• CDN and MEC feature in tenders.
  • Next step to be taken in Android-based TV play.

Safaricom has a peek over the edge

Safaricom has a peek over the edge

Source: Safaricom / Flickr

Safaricom signalled plans for a TV and broader next‑generation services refresh with an expansion of content delivery network (CDN) capacity and development of new mobile edge computing capability (MEC).

The Kenyan operator indicated it is seeking a partner to add CDN capabilities to its Gi‑LAN, via a tender that kicked off in late-September 2019. As typical, with the CDN update, the operator hopes to help limit the capital and operating expenditure pressures of customers’ growing demand for content — including by bypassing its transport and international networks. It also appears to be seeking to “optimise” how it upgrades its IT and network infrastructure as it “explores new technologies” like IPTV and MEC, according to the tender documents.

Boxing day for new Android TV move

Adding to the sense of an upcoming TV services reset, powered by uprated CDNs, was initiation of a further supplier selection process by the operator. It focuses on delivery of a new set‑top box (STB) for fibre broadband subscribers, run over its favoured AndroidTV platform.

Through the process, the operator indicated it was looking to “expand its STB range, to ensure that more fibre users have access to great content”.

If exclusively fibre-focused, the planned STB appears a heavier-duty proposition to the 4G‑enabled BIGbox and 3G/4G/fibre‑equipped GIGAbox (a.k.a “DigitalTV and InternetBox”) devices Safaricom launched in 2015 and 2017, respectively, to deliver TV and internet access to households, and fuel the operator’s commercial push around wireline and converged services (Vodafonewatch, #134 and #161). Both existing terminals are also AndroidTV-powered.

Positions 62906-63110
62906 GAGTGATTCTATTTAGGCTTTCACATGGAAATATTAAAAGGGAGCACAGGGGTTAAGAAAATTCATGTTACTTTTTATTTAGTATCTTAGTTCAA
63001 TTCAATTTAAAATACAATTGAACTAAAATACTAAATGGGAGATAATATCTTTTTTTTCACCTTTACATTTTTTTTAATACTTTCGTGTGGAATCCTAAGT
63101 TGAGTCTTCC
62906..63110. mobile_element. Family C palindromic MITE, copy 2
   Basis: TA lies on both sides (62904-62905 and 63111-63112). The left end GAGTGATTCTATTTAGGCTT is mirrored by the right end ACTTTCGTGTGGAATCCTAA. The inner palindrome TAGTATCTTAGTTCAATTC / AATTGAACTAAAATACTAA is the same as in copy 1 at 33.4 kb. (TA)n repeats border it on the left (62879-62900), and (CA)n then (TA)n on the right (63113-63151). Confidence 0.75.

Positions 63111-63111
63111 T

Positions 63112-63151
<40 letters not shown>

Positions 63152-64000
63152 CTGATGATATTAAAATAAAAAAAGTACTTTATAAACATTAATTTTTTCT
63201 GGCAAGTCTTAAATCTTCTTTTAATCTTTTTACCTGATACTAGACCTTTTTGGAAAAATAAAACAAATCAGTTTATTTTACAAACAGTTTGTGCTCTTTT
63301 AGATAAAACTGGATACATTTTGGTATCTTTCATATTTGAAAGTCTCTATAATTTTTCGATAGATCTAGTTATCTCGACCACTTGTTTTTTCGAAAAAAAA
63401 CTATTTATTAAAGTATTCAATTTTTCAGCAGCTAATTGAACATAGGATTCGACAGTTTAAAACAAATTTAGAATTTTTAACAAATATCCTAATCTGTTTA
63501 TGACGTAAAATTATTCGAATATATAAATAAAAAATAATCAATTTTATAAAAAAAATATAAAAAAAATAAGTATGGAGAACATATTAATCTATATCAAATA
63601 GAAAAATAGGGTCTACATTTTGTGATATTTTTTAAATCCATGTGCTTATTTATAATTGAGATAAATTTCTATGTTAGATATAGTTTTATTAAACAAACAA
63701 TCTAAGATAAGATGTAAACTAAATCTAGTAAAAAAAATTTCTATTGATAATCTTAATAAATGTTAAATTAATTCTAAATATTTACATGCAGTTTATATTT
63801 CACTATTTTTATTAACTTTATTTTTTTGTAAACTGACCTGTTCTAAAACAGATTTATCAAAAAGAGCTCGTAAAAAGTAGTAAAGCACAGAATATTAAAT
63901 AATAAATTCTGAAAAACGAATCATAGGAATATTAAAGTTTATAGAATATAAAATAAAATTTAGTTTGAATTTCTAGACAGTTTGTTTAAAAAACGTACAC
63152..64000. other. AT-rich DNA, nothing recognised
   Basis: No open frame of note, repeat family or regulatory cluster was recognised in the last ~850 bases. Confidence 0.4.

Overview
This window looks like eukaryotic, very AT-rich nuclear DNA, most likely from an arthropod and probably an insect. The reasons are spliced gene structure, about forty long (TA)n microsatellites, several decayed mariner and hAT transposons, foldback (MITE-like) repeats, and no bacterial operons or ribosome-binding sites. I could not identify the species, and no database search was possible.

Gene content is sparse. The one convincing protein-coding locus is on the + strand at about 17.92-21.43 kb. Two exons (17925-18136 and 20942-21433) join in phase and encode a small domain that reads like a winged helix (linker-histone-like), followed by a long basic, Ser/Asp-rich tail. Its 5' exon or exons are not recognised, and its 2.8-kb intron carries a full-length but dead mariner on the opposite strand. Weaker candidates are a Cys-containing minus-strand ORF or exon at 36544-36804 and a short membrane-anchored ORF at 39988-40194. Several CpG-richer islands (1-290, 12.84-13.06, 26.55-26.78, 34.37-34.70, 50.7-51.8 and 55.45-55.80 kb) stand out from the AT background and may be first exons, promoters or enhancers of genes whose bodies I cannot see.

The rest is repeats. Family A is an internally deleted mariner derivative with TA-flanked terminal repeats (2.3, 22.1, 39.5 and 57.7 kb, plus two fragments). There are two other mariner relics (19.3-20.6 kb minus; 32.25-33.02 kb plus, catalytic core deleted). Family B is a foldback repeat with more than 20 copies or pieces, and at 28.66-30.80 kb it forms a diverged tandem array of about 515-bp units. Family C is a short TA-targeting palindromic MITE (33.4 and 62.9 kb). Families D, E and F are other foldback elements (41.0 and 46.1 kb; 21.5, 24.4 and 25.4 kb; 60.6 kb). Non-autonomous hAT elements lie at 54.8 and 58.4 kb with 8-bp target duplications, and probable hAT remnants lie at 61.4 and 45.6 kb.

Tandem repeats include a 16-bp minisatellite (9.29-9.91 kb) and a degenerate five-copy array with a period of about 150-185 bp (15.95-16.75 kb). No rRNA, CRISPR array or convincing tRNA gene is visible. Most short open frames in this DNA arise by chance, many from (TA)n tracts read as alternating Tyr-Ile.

On hold for fixed wireless future

While the exploration of MEC might suggest moves are being made by Safaricom towards 5G rollout in some form, the operator has yet to release a firm 5G roadmap or timetable. In its latest AnnualReport, for the year to 31 March 2019 (FY18–19), it inferred interest in 5G for both “enhanced mobile broadband services” and “fixed wireless access (FWA)”, with the latter service “likely to dominate in earlier phases of deployment” in Kenya. Safaricom flagged trials of 5G with main network partner Huawei Technologies, back in 2016 (Vodafonewatch, #150), but the AnnualReport did not suggest tests have yet moved beyond the laboratory. Further, Kenya’s Communications Authority is yet to detail any firm plans for a release of new, 5G-friendly frequency rights.

Safaricom still narrow-casting with TV and fibre

Safaricom has not yet released detailed data on uptake of its TV offerings, which have been subject to reports of technical and other service glitches, and seldom trumpeted as a success. Its FY18–19 AnnualReport appears to suggest only 28,000 STBs had been sold as of 31 March 2019.

Regarding its wider broadband push, Safaricom claims to have passed 300,000 premises with fibre by the same date, with 108,000 homes connected, but noted it has experienced challenges around capacity and Kenya’s introduction of ExciseDuty tax, which forced a rise in fibre-to-the-home pricing. It did not provide fibre uptake figures, but indicated just 3.4% of its total FY18–19 service revenue was contributed by fixed data. It achieved growth in fixed data service revenue of 22.7% during the year — not spectacular for a fledgling top‑line stream.

To Vodafonewatch, the AnnualReport’s commentary was notable for its lack of emphasis on fibre broadband — once a key strategic focus of both Safaricom and Vodacom (Vodafonewatch, #158 and passim). As well as making the interesting hint regarding consideration of 5G-based FWA as a route to broadband expansion, the Report placed much greater accentuation on digital technologies as an opportunity for service differentiation and profitability.

While the TV push has been quiet so far, Safaricom has formed content partnerships with players including Econet Media’s Kwesé TV pay‑TV network; video‑on‑demand service provider iFlix; and Naspers-owned TV provider ShowMax, and has indicated that it plans to bring in more content partners to drive take‑up of home broadband (Vodafonewatch, #155 and passim).